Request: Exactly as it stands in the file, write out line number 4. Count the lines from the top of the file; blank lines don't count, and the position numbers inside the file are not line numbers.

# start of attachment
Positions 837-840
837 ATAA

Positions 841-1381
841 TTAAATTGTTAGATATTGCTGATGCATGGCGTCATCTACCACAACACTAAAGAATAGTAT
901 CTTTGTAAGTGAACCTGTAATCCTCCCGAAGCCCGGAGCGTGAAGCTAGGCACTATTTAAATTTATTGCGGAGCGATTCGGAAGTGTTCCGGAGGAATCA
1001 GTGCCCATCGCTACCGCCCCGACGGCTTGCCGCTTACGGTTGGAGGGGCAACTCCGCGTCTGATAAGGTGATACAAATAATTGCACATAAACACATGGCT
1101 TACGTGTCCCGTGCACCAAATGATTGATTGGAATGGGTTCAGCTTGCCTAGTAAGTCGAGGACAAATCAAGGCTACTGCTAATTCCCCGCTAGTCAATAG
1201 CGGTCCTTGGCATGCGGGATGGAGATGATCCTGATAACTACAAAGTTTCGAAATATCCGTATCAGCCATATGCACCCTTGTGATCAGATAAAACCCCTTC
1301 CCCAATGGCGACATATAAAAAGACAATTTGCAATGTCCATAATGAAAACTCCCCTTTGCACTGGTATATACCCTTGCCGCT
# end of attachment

841 TTAAATTGTTAGATATTGCTGATGCATGGCGTCATCTACCACAACACTAAAGAATAGTAT